The National Investigation Agency (NIA) probe into alleged right-wing Hindu terror strikes has hit a dead end with the anti-terror agency struggling to find credible evidence to unveil the masterminds.
Links of Hindu extremists to terror generated a lot of heat. Home minister Sushilkumar Shinde had accused the BJP and its ideological parent the Rashtriya Swayamsewak Sangh (RSS) of holding terror training camps and promoting Hindu terrorism. He later apologised for the comment.
No permission from court, so no evidence: NIA
In April 2011, the NIA was handed over seven terror cases, including the 2007 Mecca Masjid and the Samjhauta Express blasts, on the grounds that the strikes were carried out and planned by same set of people.
Read: Aseemanand moves high court for bail in Samjhauta Express blast case
It was hoped that a single agency rather than multiple state agencies working at cross-purposes would be able to unmask them. But, three years, a dozen arrests and six charge-sheets later, investigators concede they are not even close to the goal. Instead the agency is coming around to the fact that it does not have enough to even question Indresh Kumar, who is thought to have encouraged the extremists to carry out the strikes and even financed them.
The NIA declined comment on the story.
Kumar, who was questioned by the CBI in December 2010, is one of the few national office-bearers of the RSS who also heads its units in the Northeast and Jammu and Kashmir.
Read: NIA must act on Aseemanand's interview, says Digvijaya
The accused told their interrogators that the RSS leader had during two meetings asked them to continue “their work”. He is also alleged to have given money to former RSS pracharak Sunil Joshi, accused of leading the group of extremists who carried out six blasts between September 2006 and September 2008 that killed 138 people, for “his activities”. Joshi was found murdered in December 2007. He was killed by his associates who worried that he would tell on them, an NIA probe claimed.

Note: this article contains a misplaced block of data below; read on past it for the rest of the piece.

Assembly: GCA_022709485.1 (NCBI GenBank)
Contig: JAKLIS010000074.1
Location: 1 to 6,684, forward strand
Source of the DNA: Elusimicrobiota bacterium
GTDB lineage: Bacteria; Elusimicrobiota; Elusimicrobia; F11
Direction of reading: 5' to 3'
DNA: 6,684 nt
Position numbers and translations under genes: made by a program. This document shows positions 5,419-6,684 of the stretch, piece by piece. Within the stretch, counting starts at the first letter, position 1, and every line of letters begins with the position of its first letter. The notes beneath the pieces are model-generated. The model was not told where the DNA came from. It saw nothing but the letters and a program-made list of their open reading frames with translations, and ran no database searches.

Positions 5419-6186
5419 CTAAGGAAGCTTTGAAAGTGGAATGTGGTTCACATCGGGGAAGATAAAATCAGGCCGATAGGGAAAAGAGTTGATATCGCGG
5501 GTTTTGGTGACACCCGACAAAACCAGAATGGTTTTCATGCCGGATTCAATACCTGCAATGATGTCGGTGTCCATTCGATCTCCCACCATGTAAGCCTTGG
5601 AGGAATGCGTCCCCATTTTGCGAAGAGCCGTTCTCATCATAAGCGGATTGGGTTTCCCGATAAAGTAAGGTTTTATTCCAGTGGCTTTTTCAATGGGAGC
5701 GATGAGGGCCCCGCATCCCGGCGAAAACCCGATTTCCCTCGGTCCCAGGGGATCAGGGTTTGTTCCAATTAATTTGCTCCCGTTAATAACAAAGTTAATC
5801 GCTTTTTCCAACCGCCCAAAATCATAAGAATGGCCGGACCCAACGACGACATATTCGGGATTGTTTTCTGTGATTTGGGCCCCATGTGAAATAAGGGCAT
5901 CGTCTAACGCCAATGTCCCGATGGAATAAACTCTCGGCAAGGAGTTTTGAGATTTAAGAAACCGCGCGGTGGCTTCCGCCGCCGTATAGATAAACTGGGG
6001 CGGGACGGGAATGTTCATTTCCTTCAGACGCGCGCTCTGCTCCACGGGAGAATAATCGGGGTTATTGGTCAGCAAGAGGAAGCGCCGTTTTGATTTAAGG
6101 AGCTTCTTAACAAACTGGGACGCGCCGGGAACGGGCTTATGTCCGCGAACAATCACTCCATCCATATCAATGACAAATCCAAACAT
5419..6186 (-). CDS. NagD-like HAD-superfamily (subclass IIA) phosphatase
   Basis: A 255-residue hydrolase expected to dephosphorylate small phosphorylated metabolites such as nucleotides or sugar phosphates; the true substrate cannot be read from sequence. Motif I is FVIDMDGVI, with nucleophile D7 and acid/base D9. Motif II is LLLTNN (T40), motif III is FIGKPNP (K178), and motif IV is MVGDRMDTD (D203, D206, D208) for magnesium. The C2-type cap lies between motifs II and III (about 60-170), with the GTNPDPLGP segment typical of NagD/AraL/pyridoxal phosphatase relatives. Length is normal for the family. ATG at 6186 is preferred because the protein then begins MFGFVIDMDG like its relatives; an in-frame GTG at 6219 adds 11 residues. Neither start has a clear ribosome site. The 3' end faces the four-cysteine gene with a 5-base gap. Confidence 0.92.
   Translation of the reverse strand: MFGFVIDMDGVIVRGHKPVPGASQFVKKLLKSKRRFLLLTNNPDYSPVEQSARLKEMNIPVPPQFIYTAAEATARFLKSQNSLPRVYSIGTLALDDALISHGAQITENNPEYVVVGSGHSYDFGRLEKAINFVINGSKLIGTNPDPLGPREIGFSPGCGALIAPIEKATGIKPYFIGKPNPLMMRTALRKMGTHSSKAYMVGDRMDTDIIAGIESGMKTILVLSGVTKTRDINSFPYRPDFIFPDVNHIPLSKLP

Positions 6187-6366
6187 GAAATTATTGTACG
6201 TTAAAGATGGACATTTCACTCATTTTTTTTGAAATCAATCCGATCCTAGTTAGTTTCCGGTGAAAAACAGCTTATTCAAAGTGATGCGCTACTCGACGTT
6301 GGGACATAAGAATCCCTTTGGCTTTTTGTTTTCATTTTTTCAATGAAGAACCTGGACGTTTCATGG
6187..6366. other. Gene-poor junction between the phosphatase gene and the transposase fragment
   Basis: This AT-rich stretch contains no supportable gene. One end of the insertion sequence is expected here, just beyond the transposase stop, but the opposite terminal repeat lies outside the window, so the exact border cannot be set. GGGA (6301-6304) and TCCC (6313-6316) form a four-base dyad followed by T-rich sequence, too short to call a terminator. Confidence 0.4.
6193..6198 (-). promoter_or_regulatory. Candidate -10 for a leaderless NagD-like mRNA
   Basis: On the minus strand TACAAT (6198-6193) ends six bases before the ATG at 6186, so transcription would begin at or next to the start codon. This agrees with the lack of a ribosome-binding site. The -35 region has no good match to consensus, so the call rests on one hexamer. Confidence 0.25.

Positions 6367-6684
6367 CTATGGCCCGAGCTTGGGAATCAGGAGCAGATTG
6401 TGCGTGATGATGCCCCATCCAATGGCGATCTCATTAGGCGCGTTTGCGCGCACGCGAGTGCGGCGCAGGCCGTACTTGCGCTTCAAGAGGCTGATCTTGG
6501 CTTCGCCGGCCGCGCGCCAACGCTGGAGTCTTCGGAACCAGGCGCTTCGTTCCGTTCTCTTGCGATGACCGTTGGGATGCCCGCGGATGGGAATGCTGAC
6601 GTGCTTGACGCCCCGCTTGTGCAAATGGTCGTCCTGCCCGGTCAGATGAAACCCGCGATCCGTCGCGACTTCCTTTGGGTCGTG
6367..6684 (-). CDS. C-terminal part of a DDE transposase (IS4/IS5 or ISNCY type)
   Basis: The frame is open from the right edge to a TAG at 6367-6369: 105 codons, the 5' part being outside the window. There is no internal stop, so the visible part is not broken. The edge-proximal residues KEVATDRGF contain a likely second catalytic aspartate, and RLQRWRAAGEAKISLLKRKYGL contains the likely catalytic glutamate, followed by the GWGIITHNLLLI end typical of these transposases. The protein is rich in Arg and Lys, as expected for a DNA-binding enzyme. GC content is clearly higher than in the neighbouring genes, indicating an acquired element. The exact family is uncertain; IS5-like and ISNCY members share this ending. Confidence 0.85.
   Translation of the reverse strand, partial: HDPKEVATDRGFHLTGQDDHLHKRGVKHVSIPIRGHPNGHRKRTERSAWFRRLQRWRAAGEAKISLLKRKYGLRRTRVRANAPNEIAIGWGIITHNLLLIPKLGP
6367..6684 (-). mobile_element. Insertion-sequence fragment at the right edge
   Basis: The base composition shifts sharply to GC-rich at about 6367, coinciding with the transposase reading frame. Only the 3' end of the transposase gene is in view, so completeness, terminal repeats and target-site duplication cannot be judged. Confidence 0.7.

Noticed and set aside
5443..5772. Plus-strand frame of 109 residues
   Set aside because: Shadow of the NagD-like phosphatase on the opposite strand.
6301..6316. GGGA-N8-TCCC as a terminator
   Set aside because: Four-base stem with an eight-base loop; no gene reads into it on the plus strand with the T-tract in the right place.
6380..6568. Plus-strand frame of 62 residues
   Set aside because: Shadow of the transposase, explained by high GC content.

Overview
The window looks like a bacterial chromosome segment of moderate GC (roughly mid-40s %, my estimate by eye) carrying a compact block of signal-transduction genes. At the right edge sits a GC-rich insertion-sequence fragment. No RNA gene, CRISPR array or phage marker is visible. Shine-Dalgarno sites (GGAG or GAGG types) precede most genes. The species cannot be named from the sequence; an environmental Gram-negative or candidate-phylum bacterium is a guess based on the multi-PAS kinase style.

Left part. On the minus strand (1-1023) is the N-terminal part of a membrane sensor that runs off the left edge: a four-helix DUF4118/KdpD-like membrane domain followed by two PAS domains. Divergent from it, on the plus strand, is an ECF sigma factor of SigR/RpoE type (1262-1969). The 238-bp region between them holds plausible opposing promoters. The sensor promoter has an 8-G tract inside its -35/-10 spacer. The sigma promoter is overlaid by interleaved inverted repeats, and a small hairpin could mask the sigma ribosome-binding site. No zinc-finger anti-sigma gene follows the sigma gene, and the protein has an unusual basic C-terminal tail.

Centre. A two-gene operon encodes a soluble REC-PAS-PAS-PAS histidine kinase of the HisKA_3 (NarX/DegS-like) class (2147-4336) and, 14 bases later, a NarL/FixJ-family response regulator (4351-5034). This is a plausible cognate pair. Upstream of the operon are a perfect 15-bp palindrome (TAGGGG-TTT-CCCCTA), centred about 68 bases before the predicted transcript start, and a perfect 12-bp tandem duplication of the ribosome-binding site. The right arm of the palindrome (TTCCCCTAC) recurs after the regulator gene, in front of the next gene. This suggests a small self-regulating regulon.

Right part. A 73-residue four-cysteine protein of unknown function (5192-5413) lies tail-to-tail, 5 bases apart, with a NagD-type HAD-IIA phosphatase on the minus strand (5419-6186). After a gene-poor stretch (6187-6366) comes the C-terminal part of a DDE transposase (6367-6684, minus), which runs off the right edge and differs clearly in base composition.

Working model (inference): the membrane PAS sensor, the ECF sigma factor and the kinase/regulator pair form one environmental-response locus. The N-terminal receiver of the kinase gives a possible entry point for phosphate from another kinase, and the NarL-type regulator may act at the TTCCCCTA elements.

The agency had statements of witnesses and some of the accused against Kumar but these could only be used against him “if we can corroborate them with evidence that can stand judicial scrutiny”, an investigator told HT on condition of anonymity.
NIA officials say they are hamstrung as the cases were three to six years old when they were asked to probe. “Suppose for a meeting or even for planting a bomb, an accused travelled by bus or train. How can we find record of the journey now and any witnesses who could have seen them travel?” the investigator said. “We doubt if we can prove some of the cases during trial,” he said.
Besides, three accused -– Sandeep Dange, Ramji Kalasangra and Amit Chauhan -- are yet to be arrested. The NIA is also caught in a protracted legal battle to get custody of key accused Col Prasad Shrikant Purohit and Sudhakar Dwivedi.
RSS’ Kumar said he wasn’t surprised. Calling attempts to link him to the blasts as a “fraud” on “patriots” by government agencies, Kumar told HT the cases were cooked up to malign the “nationalists” within and outside the RSS. “There was no evidence against me,” he said.
Asked if the NIA’s talk of lack of evidence could have anything to do with the perception of a possible change of guard at the Centre after the ongoing polls, Kumar said: “I am not at the mercy of governments which come and go. It is a question of justice for patriots.”